Artist Ho Tzu Nyen digs through the layers of history to create his own version of reality

Artist Ho Tzu Nyen digs through the layers of history to create his own version of reality

It could be reflections on the amorphous cloud that refer to the works of European masters such as Francisco de Zurbarán, Gian Lorenzo Bernini and René Magritte exhibited in the Singapore pavilion for the 54th Venice Biennale, a nod to ” The Incredulity of Saint Thomas” by Caravaggio and his use of chiaroscuro, or a video that begins with a falling book, a source of knowledge, echoing how Isaac Newton discovered the law of gravity after seeing an apple fall from a tree. Beyond art historical influences, there are themes of control, power and resistance in scenes of a man furiously playing the piano with a white-gloved hand on his head, in which he sometimes seems that the hand pushes the head and at other times that the head moves the hand, in a portrait of the pianist Glenn Gould, where he owns the music as much as the music owns him.

Addressing such diverse subjects, Ho Tzu Nyen’s multifaceted practice, which encompasses film, painting, installation, performance and writing, is so complex that he sometimes struggles to explain it himself. . Assembling various archival materials, he injects fantastical elements to create new historical narratives, which he has shown at the Venice, Cannes, Sundance and Berlin film festivals, the Guggenheim in New York, the Mori Art Museum in Tokyo and at the Museum of Contemporary Art Busan. .

In his decade-long meta-project “The Critical Dictionary of Southeast Asia” which continues to expand to this day, the Singapore-based artist considers the myriad definitions of the many territories forming this ununited region. by language, religion or political power. Presented as a multi-sensory experience, his dictionary is part of an online database of text, music and images, where an algorithm selects and merges various sounds and visuals to create an alphabet, first developed during a residency at the Asia Art Archive in Hong Kong. Each time, his intention is to take the audience on a journey of new discoveries and interpretations to challenge their beliefs and assumptions.

Earlier this year, Ho offered viewers new ways to perceive his art through “Visions,” an interactive augmented reality (AR) outdoor exhibit outside the National Gallery. Specially commissioned by Acute Art for the Light to Night festival in Singapore’s civic district, it was the first time art production studio AR featured the work of a Singaporean artist in its international roster, alongside artists like Tomás Saraceno, Cao Fei, Olafur Eliasson, Alicja Kwade and KAWS. Additionally, Ho participated in the group exhibition “Lonely Vectors” at the Singapore Art Museum on lines, infrastructure and networks criss-crossing the globe that reflect unequal distribution, and “To Where the Flowers Are Blooming”, a special exhibition during the Venice Biennale 2022.

You were born in Singapore in 1976. Tell me about your parents, your childhood and how you became interested in art.

Both my parents were civil servants. My father worked for the Housing Development Board and my mother worked for the army. I still have very fond memories of the construction and rehabilitation sites where my father worked. At the time, he loved watching movies and brought my older brother and me to see it all. My older brother, who is now an architect, introduced me to some interesting music and books when I was quite young. But I had no exposure to the fine arts until the day when I read, by chance, a book on Marcel Duchamp. He was therefore the first artist who made an impression on me.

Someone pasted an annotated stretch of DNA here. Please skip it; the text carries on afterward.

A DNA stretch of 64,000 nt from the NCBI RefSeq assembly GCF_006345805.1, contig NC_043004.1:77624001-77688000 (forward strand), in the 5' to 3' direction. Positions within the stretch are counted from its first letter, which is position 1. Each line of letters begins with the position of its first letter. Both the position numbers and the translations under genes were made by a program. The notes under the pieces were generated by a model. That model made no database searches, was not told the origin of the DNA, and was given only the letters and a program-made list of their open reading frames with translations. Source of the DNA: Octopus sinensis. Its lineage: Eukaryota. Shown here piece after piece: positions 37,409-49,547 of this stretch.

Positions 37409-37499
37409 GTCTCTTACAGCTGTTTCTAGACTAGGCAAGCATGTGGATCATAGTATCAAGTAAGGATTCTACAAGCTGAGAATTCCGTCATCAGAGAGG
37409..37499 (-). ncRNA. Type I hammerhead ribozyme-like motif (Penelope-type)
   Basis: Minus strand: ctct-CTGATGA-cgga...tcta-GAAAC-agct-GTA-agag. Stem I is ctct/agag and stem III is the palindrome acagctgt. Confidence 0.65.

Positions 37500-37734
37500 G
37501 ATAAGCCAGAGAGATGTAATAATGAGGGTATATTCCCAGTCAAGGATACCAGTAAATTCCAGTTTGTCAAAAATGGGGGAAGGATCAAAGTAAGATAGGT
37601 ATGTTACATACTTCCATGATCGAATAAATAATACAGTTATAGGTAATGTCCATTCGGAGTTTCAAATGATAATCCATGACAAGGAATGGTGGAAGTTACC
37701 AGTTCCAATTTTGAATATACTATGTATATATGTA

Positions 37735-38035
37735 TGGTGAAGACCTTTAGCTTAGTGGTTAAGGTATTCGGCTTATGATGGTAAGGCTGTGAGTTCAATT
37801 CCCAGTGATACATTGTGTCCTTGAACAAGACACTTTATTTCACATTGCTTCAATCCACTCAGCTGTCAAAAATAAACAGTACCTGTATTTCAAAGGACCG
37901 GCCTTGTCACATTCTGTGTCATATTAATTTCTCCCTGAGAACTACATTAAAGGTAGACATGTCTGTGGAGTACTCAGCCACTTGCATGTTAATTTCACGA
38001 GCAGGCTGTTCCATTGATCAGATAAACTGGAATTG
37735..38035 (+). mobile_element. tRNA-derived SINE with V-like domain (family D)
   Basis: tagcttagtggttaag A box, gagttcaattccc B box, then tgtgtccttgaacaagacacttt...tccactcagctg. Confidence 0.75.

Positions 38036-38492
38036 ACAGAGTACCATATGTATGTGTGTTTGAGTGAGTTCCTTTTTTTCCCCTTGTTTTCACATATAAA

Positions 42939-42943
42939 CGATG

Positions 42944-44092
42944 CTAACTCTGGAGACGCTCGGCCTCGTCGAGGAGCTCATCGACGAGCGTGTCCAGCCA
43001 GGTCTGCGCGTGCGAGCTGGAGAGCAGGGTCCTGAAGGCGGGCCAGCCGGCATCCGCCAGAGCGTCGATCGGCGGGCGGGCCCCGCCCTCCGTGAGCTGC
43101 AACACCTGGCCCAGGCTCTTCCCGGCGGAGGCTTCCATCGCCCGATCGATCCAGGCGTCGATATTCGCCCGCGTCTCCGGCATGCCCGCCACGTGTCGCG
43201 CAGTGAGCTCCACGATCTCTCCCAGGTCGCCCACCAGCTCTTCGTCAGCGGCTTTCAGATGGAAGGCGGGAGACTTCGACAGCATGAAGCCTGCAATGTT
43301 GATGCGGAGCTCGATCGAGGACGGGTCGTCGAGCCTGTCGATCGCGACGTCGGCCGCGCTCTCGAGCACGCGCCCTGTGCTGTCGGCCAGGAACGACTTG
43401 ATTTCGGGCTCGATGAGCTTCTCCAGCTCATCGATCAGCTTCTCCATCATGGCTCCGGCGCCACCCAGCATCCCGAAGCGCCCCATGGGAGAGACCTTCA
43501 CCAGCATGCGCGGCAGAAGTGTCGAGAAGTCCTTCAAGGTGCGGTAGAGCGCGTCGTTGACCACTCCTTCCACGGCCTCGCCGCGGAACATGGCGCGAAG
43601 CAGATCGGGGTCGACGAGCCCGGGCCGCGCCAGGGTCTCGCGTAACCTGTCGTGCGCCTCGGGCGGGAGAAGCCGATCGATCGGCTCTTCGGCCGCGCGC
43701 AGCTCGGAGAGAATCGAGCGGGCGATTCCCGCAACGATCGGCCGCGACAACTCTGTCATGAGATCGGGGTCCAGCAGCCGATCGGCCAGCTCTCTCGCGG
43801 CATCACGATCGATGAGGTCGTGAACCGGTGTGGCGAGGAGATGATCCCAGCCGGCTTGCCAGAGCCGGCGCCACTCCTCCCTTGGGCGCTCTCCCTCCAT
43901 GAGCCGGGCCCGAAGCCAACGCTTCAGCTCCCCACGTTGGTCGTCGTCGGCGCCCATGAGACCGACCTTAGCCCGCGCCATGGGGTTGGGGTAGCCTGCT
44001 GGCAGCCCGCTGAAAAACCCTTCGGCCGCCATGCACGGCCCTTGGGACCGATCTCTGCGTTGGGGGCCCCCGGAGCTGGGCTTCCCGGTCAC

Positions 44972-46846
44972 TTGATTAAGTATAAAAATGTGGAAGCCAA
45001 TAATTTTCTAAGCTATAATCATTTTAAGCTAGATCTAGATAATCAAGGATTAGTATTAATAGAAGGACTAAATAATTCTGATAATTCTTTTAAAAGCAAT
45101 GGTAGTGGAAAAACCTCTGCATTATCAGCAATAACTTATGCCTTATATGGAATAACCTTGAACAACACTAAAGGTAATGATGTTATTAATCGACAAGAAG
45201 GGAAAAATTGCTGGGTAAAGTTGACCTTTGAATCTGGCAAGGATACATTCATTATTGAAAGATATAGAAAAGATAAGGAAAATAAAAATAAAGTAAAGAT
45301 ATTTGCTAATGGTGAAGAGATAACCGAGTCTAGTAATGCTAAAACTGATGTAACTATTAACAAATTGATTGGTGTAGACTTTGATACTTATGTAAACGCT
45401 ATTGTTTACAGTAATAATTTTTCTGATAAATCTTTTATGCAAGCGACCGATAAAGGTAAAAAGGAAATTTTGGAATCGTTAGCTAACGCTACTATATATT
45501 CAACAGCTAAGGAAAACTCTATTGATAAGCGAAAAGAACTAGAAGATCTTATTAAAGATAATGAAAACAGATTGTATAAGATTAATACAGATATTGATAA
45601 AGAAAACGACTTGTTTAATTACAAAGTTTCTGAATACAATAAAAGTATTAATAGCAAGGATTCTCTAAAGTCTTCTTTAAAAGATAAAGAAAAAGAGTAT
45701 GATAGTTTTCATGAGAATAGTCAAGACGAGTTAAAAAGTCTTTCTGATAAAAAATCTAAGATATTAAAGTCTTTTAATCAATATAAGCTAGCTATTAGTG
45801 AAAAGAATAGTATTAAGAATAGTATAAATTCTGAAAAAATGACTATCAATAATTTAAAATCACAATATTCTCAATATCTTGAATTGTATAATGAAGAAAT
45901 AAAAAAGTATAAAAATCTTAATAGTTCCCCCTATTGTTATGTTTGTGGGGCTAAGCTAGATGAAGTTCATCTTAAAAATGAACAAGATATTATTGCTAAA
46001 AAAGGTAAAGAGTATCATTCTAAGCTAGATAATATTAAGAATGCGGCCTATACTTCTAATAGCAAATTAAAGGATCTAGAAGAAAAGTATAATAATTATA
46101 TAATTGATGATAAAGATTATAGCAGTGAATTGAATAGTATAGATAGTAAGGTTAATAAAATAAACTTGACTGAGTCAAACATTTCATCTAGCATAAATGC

You have been selected to represent Singapore at the 54e Venice Biennale in 2011. What were your inspirations for “The Cloud of Unknowing”, the epic work you presented?

“The Cloud of Unknowing” probably started with my encounter with a beautiful book called A theory of the /cloud/: towards a history of painting by French philosopher and art historian Hubert Damisch, who traces the history of cloud paintings in Western art history. Somehow, I became obsessed with transmuting my experience reading this book into some kind of drama that takes place in a low-income residence in Singapore. This mixture of incongruous elements could be a recurring strategy in my various works.

Tell me about your ongoing project “The Critical Dictionary of Southeast Asia” and how your understanding of what constitutes Southeast Asian unity has evolved over the years.

“The Critical Dictionary of Southeast Asia” (2012-present) began with a fairly simple question: what constitutes the unity of Southeast Asia, a region that has never been unified by language, religion or political power? For me, answering this question requires an act of composition… an artistic activity.

Describe your commission for the augmented reality exhibit “Visions” which was part of the Light to Night Festival in Singapore.

“Language” is an AR piece. We hear a selection of three texts by three Japanese philosophers of war of the so-called Kyoto school. These three texts are placed in different visual conditions including nothingness, a decomposing political prisoner and a “mecha(a robot in anime lingo). I decided to call the work “Language” because it seems that AR work tends to stay away from the realm of language.

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